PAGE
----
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Faced with a nearly 30 percent increase in homicides over a year ago, Mayor Greg Ballard and Public Safety Director Troy Riggs unveiled a new efficiency team responsible for developing a strategy to reduce violent crime rates in Marion County.

“This is not a program. This is not a project. This is not an initiative,” said Public Safety Director Troy Riggs. “This is a new way of doing business for the city and for the police department.”

In late January, city officials announced more than two dozen efficiency teams were created to take a top-to-bottom review of public safety, the Indianapolis Metropolitan Police Department and crime related issues in Indianapolis. Thursday, officials announced the establishment of the Violent Crime Review Team, which will consist of about 30 members from varying agencies, including law enforcement and criminal justice officials, as well as community representatives such as the 10-Point Coalition. The team will be headed by IMPD Chief Rick Hite.

Hite said that non-fatal shootings outnumber homicides by a 5-1 ratio.

“Victims of crime and their families, their lives are altered because of violent crime,” said Riggs. “Future generations are altered because of violent crime.”

For the week ending March 9, the police department reported 22 homicides, versus 17 homicides at this point in 2012. Since that time, two more killings have occurred. Additionally, aggravated assaults and robberies are up, though rape cases have reduced by 15 percent.

“Last year marked the third consecutive year IMPD reported fewer than 100 murders, but we cannot rest on our laurels,” said Mayor Ballard. “Therefore, I have directed DPS to develop a plan to reduce violent crime in our city. Naturally, if we bring down that number, the murder rate will continue to drop.”

Riggs has said in the past that he wants to track violent crime, from its suspects and offenders to its origins in families and schools then through the law enforcement and criminal justice system to incarceration and return to the community.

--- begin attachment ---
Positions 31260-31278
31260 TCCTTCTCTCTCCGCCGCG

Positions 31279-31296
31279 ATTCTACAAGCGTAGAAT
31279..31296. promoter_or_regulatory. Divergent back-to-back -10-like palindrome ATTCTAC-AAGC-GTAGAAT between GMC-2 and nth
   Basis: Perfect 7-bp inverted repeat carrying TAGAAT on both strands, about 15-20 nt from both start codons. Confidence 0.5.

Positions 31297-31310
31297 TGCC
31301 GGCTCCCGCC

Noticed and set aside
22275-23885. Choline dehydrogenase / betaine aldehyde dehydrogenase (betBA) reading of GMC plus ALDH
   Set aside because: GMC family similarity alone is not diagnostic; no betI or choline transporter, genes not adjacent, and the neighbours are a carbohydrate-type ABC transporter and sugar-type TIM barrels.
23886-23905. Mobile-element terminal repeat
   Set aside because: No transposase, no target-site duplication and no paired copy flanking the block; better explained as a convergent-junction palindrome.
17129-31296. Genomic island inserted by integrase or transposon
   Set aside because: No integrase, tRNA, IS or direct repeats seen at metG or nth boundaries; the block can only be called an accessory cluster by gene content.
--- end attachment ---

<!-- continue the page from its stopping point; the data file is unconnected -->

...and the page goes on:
The efficiency team may look at tracking at-risk youngsters to identify earlier which children might be victims or suspects and offer counseling, alternative sentencing and behavior modification that impacts the entire family.

“We have already in the area of truancy taken steps to hold parents accountable and where appropriate we will do so in gun cases as well,” said Prosecutor Terry Curry.

The Indianapolis program will be similar to the Milwaukee Homicide Review Commission, which was launched in 2005.

Founding Director Mallory O’Brien told Fox 59 News that the commission has successfully reduced the number of homicides and non-fatal shootings in Milwaukee through analysis of neighborhoods, victims and suspects and developing city ordinances and patrol and investigation alternatives to combat violent crime.

As police, prosecutors and probation authorities share information, they are better able to track those at risk of not only committing crimes but also being victimized.

Department of Corrections probation officers are now advised when a parolee is involved in a crime and agents then not only visit that parolee, but other ex-offenders living on the same block to advise them of the crime and the investigative efforts to solve it.

O’Brien said that the commission was successful in finding money to support a witness protection fund so that witnesses to violent crime would not be intimidated about coming forward.

Milwaukee police officers now have access to follow up information regarding juvenile offenders who return home or are back on the streets after arrests.

Homicides in Milwaukee taverns dropped after directed patrols were assigned on weekends and a city ordinance requiring surveillance cameras in bars was adopted.

Chicago, New Orleans, Las Vegas, Birmingham, Alabama, Baton Rouge, Louisiana, and Saginaw, Mich., have all adopted parts of the Milwaukee approach to combating violent crime.

O’Brien said homicides fell by 52 percent in districts where the plan was originally rolled out.

In Milwaukee, an executive committee, including the district attorney, police chief, mayor, U.S. Attorney, attorney general, DOC chief and community organization directors, oversees the operation of the commission on an ongoing basis to maintain the pressure and funding for the city’s assault on violent crime.

The Violent Crime Review Team will have its initial meeting on Friday.  The team is expected to submit a draft of its 2013 plan by May 1 and the final plan by May 31. Information pertaining to the team’s work can be accessed here.